There were a few noteworthy modifications made. I’d recently been gifted the Worst Citrus Ever, so I grated some of its fresh peel right into the filling mix until it took on a pleasant smell and a yellow tinge. I also added some powdered yuzu, because why not, we’re in Japan! I hate measuring, so the zest was added “to taste.” I also added a pinch of nutmeg to the filling and reduced the sugar by about 25%, and it still came out sweet as hell. Finally, for about half the bars, I pressed a single raisin into the center of where each bar would be before baking. Dane (mah life partner) said the raisin bars were better than the plain ones.

Instead of coconut oil, I used regular canola oil for the crust. It’s a crumb crust, and Clotilde recommends that the crumbs be “pressed loosely” into the pan. I pressed them a bit more firmly. Even then, the crust was a bit thicker than I would have liked, though the texture was wonderful. In the future, I’ll probably reduce the sugar from the crust, too, and maybe add a bit of flax meal if I’m feeling saucy.

All in all, these bars were outstanding, easy, cheap, and vegan. One caveat: despite the presence of tofu, they abound with sugar and carbs . . . so cut those pieces small and make your coworkers happy with a lemon bar giveaway.

While mixing up the batch last night, I remarked to my neighbor, Kay, that I bake more in Japan than I ever did in the States, which is hilarious because I don’t have an oven.

Chikuwa

Whatever you think this is, it’s probably not what you think it is. You dirty thing.Image

Chikuwa is a processed Japanese phallus fish cake made from a fish paste called surimi. Surimi itself is usually made from white fish Foreigners most often come into contact with surimi in the form of fake crab (krab!) or kamaboko, a popular udon garnish – often in the form of an unnaturally pink half-moon shape. In Japan, kamaboko, chikuwa, and other fish cakes are used in a variety of dishes – in fact, I once ate a kamaboko course meal on a company trip. (After the kamaboko nigiri and the kamaboko nabe, I was pretty much done with the stuff for the next few months.)

Chikuwa is something I buy every so often. I first encountered it in my school’s daily kyushoku, where it’s been in everything from soups to salads to an interesting main dish topped with an oily seaweed-cheese-gratin. Easily identified by it’s hollow tube shape, chikuwa is made by wrapping the surimi mixture around a bamboo pole and then cooking it until the outside blisters. The texture is chewy and a little rubbery, though not elastic or glutinous like mochi. This makes it perfect for boiled dishes, because it won’t disintegrate. Maybe this is why chikuwa is most visible in the winter months, when people like to add it to oden and noodle soups. If you live in Tottori, there’s a good chance you eat chikuwa quite a bit – according to Wikipedia, consumption is significantly higher there (I’ve never been to Tottori, but I’m guessing this means that chikuwa is a “Tottori specialty!” pushed at omiyage shops). Most of us, though, just walk right on by it at the store, as it’s usually in the Aisle of Mysteries, which is what I like to call the refrigerated row adjacent to the produce in Japanese supermarkets – where you’ll find the natto, the pickles, a million types of tofu, and fermented god-only-knows.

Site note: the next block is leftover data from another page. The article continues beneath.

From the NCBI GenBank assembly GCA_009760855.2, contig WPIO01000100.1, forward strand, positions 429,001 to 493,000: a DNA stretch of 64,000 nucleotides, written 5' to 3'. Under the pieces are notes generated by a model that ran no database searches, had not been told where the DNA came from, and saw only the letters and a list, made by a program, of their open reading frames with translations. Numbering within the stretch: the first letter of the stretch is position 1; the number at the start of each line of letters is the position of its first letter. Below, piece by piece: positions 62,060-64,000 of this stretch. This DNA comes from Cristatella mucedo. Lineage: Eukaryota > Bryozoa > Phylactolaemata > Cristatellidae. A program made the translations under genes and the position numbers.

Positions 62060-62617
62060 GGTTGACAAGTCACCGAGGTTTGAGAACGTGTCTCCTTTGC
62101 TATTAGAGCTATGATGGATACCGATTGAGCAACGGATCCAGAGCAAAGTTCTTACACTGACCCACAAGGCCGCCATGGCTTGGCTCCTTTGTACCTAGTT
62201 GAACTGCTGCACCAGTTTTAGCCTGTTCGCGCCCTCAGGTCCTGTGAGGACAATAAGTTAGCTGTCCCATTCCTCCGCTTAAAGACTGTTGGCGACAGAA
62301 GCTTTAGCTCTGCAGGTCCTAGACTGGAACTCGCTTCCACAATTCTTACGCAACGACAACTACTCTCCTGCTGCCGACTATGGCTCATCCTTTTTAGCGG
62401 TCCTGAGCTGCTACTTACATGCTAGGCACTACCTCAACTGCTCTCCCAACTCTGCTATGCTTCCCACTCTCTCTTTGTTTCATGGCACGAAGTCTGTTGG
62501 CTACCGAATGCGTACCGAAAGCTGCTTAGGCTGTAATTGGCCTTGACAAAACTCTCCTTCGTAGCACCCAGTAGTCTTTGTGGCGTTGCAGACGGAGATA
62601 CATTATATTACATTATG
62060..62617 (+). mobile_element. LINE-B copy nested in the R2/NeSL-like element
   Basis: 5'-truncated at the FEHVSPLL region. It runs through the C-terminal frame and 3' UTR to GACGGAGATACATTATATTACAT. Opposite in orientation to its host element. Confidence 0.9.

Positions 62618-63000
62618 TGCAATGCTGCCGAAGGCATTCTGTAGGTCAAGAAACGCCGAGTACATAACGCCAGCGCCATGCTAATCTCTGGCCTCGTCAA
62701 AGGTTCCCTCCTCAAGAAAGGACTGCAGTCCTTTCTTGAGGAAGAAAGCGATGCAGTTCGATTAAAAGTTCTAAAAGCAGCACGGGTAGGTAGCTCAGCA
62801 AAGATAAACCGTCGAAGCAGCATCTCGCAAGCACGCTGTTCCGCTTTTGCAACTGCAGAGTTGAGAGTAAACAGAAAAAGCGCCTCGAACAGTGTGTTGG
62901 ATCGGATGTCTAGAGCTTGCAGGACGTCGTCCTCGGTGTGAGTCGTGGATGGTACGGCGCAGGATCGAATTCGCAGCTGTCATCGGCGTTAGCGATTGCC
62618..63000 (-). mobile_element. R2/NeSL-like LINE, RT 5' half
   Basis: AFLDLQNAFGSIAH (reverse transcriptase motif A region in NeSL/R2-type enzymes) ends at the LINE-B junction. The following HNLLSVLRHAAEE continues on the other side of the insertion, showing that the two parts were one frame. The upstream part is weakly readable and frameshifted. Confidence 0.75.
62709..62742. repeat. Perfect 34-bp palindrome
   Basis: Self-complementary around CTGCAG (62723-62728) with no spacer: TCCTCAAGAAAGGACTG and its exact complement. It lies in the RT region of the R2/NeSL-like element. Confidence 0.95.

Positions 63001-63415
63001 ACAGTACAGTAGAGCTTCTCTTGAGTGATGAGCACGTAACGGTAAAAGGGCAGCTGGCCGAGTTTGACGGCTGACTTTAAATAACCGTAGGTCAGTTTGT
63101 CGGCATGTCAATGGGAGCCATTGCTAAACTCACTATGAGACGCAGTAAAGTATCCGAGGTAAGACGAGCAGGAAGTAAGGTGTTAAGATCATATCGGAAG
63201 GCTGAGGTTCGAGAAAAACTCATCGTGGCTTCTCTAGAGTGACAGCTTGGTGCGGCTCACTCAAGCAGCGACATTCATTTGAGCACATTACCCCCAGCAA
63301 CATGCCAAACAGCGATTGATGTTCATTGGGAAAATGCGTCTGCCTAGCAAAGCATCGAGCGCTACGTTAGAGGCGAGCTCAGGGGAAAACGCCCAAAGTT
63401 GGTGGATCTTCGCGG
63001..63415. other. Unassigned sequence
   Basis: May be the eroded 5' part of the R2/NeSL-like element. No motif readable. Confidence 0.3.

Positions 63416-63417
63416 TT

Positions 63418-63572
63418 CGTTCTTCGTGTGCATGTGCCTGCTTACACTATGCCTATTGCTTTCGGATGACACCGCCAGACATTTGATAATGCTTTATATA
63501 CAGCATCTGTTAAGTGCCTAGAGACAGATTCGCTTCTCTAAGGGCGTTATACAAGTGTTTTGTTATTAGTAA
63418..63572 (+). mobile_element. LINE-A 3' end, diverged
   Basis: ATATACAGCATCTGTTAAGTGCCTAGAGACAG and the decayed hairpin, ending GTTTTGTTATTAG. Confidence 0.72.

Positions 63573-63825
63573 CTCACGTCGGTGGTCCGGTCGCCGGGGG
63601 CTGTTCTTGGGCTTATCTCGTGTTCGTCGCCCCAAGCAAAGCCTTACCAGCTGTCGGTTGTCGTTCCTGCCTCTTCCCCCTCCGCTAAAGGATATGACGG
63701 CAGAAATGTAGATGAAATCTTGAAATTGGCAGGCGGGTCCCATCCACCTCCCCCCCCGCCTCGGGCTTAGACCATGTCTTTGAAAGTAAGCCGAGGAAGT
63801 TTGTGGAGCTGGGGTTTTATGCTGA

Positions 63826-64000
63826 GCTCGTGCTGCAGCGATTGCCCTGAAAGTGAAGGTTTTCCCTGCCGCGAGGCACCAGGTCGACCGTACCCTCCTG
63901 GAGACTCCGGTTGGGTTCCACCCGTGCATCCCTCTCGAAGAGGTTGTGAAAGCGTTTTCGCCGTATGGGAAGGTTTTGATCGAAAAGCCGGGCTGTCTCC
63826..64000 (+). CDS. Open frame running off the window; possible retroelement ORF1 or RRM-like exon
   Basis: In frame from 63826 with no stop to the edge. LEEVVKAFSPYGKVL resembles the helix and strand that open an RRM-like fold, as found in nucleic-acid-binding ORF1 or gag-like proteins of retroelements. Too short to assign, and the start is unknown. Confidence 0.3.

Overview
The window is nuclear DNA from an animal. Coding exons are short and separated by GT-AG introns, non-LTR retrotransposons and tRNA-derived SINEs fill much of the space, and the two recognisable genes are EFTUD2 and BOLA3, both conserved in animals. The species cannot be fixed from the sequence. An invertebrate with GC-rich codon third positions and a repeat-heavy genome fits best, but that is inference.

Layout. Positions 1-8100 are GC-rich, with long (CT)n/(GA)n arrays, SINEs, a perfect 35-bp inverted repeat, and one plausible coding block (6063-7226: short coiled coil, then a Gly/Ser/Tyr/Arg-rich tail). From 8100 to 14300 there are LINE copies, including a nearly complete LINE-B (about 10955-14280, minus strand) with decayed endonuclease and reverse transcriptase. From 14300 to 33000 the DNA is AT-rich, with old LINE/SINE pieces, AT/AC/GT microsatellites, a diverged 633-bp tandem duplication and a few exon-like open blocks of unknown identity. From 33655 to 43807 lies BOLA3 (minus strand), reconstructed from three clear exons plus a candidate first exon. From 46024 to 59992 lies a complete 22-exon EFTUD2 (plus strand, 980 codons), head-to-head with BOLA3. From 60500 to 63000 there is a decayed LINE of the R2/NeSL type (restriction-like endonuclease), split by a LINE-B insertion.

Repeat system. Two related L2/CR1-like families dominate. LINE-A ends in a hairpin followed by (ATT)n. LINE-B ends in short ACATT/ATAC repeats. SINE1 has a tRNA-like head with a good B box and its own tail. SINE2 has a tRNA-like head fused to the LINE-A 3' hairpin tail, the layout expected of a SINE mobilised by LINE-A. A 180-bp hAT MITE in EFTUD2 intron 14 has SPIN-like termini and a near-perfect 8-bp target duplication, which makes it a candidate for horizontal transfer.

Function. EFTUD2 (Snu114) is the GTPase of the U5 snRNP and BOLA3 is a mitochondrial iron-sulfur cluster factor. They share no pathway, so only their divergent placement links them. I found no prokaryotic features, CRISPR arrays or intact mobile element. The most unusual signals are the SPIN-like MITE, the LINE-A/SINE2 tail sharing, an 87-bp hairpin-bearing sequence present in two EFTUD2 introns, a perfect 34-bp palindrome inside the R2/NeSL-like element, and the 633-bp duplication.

But unless you’re vegetarian, you should try chikuwa. Here’s why:

  • It’s low-fat.
  • It’s high-protein.
  • It’s pre-cooked. Just add it to whatever you’re cooking so it can absorb the flavors.
  • It’s cheap. During winter, I was buying 100g for ¥100. Prices have gone up lately. Yesterday I bought 130g for ¥168. The stick in the picture is about 33g, a little more than an ounce.
  • It’s relatively healthy, depending on how you feel about certain ingredients. I’ve often thought about the processed aspect of fish cake. To be honest, it’s not something I know much about. The basic ingredients are ground fish, egg white, some sort of starch, and – yes – MSG. I’m not as worried about MSG as other people, so this isn’t a dealbreaker. If you’re trying to stay MSG-free in Japan, my advice would be to learn the kanji and check all labels and then, I don’t know, probably starve because that sucker’s in everything.

How to Eat It

I’ve only begun to scratch the springy surface of the fish-cake world, but here are a few ideas:

  • Chop the tube up into rings. Add it to your soup while boiling.
  • One of my favorite ways to eat chikuwa is to simmer it with vegetables in dashi as a bastardized version of nimono, which is the word for vegetables boiled in broth.
  • I also – shockingly – add it to stir fry as a source of protein.